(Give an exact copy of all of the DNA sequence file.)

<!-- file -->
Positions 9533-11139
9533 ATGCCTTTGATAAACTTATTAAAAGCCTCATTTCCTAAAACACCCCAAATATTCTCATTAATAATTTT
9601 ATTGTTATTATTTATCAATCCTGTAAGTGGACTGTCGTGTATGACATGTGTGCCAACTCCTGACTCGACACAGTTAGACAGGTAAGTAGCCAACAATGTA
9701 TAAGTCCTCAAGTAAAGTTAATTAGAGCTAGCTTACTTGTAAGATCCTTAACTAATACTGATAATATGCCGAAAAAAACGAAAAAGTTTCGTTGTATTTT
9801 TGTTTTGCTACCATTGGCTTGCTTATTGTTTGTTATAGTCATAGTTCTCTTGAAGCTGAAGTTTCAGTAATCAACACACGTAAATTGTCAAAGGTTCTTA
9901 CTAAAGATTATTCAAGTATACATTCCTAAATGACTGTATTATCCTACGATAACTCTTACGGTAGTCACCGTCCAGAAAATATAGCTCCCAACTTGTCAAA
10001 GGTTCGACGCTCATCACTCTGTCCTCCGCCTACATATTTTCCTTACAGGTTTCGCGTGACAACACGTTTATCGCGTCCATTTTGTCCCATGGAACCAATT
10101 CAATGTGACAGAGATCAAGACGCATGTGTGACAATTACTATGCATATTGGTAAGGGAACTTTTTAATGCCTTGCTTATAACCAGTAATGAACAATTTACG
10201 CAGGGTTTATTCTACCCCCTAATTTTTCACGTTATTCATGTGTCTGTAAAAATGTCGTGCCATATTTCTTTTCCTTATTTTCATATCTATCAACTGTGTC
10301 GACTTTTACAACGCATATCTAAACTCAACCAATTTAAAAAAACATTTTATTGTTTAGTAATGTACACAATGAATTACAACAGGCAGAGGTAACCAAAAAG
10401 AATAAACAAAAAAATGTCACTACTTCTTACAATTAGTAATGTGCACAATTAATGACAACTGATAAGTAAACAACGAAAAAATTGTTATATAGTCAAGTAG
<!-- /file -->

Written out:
Positions 9533-11139
9533 ATGCCTTTGATAAACTTATTAAAAGCCTCATTTCCTAAAACACCCCAAATATTCTCATTAATAATTTT
9601 ATTGTTATTATTTATCAATCCTGTAAGTGGACTGTCGTGTATGACATGTGTGCCAACTCCTGACTCGACACAGTTAGACAGGTAAGTAGCCAACAATGTA
9701 TAAGTCCTCAAGTAAAGTTAATTAGAGCTAGCTTACTTGTAAGATCCTTAACTAATACTGATAATATGCCGAAAAAAACGAAAAAGTTTCGTTGTATTTT
9801 TGTTTTGCTACCATTGGCTTGCTTATTGTTTGTTATAGTCATAGTTCTCTTGAAGCTGAAGTTTCAGTAATCAACACACGTAAATTGTCAAAGGTTCTTA
9901 CTAAAGATTATTCAAGTATACATTCCTAAATGACTGTATTATCCTACGATAACTCTTACGGTAGTCACCGTCCAGAAAATATAGCTCCCAACTTGTCAAA
10001 GGTTCGACGCTCATCACTCTGTCCTCCGCCTACATATTTTCCTTACAGGTTTCGCGTGACAACACGTTTATCGCGTCCATTTTGTCCCATGGAACCAATT
10101 CAATGTGACAGAGATCAAGACGCATGTGTGACAATTACTATGCATATTGGTAAGGGAACTTTTTAATGCCTTGCTTATAACCAGTAATGAACAATTTACG
10201 CAGGGTTTATTCTACCCCCTAATTTTTCACGTTATTCATGTGTCTGTAAAAATGTCGTGCCATATTTCTTTTCCTTATTTTCATATCTATCAACTGTGTC
10301 GACTTTTACAACGCATATCTAAACTCAACCAATTTAAAAAAACATTTTATTGTTTAGTAATGTACACAATGAATTACAACAGGCAGAGGTAACCAAAAAG
10401 AATAAACAAAAAAATGTCACTACTTCTTACAATTAGTAATGTGCACAATTAATGACAACTGATAAGTAAACAACGAAAAAATTGTTATATAGTCAAGTAG